Bruce effortlessly took on his most natural role yet in 2006 when he became a dad to Rie Margaret Christianson.  The first song he sang to her upon her birth was “Blackbird,” hence her nickname “Bird.”  He became the shadow to her sun and the two were largely inseparable, in recent years partaking in spring road trips and Major League Baseball games, namely those of the Milwaukee Brewers.
A lover of adventure, Bruce spent two summers traveling the length of the Yukon River from Whitehorse to Wales on the Bering Sea in a small Zodiac with his black Lab, Olie, and friends from Barrow.  He mined gold during summers in the Fortymile with his father-in-law Greg Overturf.  He traveled to Iceland with friend Gloria Luchinetti in 2013.  Twenty summers of traveling in Canada, including a few round trips along the Trans Canada from Vancouver to St. John’s, Newfoundland, and more recent winter trips and extended stays in the Yukon once again set Bruce’s compass north.  There, and in his element, he could follow the wind along desolate stretches of road, turn his gifted photographer’s eye to the landscapes, wild animals and his family that all gave him such joy.
Bruce is survived by his wife, Kersten (Kert) Christianson, and daughter Rie Christianson; his sisters and their spouses, April Christianson and Mike Thompson  (Anchorage) and Vikki and Mike Graham (Lake Forest, Ill.); his parents Rolf and Gayla Jean Christianson (Wisconsin Rapids, Wisconsin); brothers-in-law and partners Paul Overturf & Nicchia Leamer (Juneau), and Spencer Overturf and Angelina Rubio; parents-in-law Greg and Sharon Overturf; along with beloved nieces and nephews Layla, Evie, Ryan, Jack, Mick, BriAnna, Aliyah, Cole and Everett.
He also is survived by multiple, self-proclaimed adopted brothers with whom he’s shared housing, drink, rounds of Scrabble, endless Whiffle ball games, shirts, and memorable conversations.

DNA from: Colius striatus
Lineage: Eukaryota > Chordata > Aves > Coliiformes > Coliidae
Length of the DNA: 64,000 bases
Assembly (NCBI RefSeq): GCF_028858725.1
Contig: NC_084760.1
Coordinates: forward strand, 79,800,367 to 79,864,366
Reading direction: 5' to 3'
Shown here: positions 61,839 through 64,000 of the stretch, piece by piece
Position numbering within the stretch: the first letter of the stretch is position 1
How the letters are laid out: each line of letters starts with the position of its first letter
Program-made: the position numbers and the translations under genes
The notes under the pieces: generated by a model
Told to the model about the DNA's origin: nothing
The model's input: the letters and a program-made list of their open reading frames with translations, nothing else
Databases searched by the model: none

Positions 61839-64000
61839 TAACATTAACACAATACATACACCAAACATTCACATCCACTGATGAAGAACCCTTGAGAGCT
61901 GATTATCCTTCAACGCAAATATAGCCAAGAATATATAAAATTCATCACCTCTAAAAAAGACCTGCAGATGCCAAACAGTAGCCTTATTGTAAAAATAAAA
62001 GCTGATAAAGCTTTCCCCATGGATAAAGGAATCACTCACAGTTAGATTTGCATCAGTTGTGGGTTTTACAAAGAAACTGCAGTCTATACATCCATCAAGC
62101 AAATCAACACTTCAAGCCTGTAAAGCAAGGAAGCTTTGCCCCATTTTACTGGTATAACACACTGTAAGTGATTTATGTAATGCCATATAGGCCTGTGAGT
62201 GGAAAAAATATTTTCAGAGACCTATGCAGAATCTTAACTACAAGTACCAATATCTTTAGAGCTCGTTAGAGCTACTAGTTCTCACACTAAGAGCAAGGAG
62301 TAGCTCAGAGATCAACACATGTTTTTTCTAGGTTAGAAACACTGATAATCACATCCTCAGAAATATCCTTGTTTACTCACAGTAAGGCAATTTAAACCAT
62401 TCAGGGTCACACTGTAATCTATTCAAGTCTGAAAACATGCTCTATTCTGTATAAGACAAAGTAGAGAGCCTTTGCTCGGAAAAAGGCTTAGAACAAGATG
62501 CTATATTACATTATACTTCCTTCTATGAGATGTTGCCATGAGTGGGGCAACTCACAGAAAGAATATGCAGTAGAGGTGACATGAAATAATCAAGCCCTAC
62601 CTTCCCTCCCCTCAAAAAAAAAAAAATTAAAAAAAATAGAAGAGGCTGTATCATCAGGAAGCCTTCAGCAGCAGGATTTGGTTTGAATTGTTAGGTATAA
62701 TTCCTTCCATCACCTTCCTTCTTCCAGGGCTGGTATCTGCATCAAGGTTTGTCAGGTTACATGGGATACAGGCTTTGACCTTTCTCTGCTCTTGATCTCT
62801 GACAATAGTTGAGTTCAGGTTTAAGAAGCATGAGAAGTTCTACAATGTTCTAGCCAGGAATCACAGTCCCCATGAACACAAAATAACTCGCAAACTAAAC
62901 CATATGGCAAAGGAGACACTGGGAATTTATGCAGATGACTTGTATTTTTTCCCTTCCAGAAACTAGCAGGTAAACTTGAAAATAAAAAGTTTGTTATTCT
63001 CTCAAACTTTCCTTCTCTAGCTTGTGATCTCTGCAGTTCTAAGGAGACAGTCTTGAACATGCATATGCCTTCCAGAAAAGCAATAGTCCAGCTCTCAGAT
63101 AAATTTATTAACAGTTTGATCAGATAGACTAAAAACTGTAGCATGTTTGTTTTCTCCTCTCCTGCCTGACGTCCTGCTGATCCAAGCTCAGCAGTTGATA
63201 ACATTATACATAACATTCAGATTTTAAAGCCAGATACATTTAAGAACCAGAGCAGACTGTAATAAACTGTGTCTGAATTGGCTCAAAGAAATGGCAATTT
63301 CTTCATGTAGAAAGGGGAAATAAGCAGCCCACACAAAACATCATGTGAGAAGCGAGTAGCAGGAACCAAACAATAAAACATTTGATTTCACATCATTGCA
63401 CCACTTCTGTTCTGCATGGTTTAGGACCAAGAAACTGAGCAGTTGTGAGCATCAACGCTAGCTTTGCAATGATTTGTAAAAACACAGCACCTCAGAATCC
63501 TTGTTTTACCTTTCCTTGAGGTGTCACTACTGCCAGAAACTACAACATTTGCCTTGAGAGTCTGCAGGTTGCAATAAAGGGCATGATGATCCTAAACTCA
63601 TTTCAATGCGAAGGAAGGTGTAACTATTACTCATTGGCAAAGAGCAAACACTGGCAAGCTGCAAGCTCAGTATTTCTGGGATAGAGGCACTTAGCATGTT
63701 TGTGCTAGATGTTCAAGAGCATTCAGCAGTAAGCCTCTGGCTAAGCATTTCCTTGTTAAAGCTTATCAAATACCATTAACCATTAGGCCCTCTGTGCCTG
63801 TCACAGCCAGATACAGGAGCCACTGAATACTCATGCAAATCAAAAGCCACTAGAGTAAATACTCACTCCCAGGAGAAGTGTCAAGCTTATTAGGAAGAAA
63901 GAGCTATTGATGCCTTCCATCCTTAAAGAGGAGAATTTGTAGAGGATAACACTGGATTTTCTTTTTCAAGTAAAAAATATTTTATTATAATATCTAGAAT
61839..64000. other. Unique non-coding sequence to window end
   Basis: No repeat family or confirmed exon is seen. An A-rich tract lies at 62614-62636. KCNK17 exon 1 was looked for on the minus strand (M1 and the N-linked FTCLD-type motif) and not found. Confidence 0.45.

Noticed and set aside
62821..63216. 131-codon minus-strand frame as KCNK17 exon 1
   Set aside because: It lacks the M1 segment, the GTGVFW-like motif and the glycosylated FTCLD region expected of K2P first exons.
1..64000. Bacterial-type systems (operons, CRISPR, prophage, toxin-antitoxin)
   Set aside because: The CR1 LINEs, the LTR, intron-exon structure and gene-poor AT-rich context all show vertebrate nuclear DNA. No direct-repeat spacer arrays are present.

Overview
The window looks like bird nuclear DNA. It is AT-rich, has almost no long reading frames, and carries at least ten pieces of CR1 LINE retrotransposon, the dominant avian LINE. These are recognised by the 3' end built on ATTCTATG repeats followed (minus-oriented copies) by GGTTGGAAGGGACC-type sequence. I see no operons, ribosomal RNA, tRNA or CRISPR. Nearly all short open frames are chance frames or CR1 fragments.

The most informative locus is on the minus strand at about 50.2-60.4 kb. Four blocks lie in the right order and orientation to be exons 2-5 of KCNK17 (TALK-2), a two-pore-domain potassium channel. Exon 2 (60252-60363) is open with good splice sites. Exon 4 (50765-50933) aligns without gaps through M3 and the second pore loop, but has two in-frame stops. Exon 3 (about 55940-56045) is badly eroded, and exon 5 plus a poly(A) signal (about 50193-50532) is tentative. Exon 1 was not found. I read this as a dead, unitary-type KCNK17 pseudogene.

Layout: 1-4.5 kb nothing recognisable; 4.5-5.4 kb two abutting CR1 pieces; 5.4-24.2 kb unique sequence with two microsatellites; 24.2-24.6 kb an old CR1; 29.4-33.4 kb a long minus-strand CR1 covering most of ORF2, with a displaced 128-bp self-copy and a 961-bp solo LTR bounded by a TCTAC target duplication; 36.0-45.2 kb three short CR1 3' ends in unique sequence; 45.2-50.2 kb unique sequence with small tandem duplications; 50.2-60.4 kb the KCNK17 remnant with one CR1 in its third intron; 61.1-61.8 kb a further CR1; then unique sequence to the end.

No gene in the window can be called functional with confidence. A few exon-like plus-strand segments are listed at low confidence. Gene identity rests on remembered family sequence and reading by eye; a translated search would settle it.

Let it be known he loved his wife and daughter perfectly, as they loved him.  They will always seek and find him in his favorite wild places:  the Kluane, the glitter of snow, the Tutshi, in sundogs and sucker holes, over a pint of Guinness at the Westminster in Dawson City, along the meandering caribou trails at the Top of the World, in the iridescence of raven’s wing and the sun’s orange glow in its drop behind Mt. Edgecumbe.

“The physical domain of the country had its counterpart in me. The trails I made led outward into the hills and swamps, but they led inward also. And from the study of things underfoot, and from reading and thinking, came a kind of exploration, myself and the land. In time, the two became one in my mind. With the gathering force of an essential thing realizing itself out of early ground, I faced in myself a passionate and tenacious longing—to put away all thought forever, and all the trouble it brings, all but the nearest desire, direct and searching. To take the trail and not look back. Whether on foot, on snowshoes or by sled, into the summer hills and their late freezing shadows—a high blaze, a runner track in the snow would show where I had gone. Let the rest of mankind find me if it could.”   ― John Haines

A celebration of life is planned 3 p.m. Saturday, Dec. 2, at the Sheet’ka Kwaan Naa Kahidi House. Frends are welcome to bring an appetizer to share, if able, and Bruce stories.  Anyone who wants to speak, tell a Bruce story, or just visit in the spirit of friendship and community is welcome to attend.  Concurrently, friends and family are gathering to celebrate Bruce at 4 p.m. at the Double Barrel in Alma Center, Wisconsin.
The family suggests that in lieu of flowers, donations in Bruce’s name be made to the nonprofit journal, Alaska Women Speak, P.O. Box 15225 Fritz Creek, Alaska 99603-6225.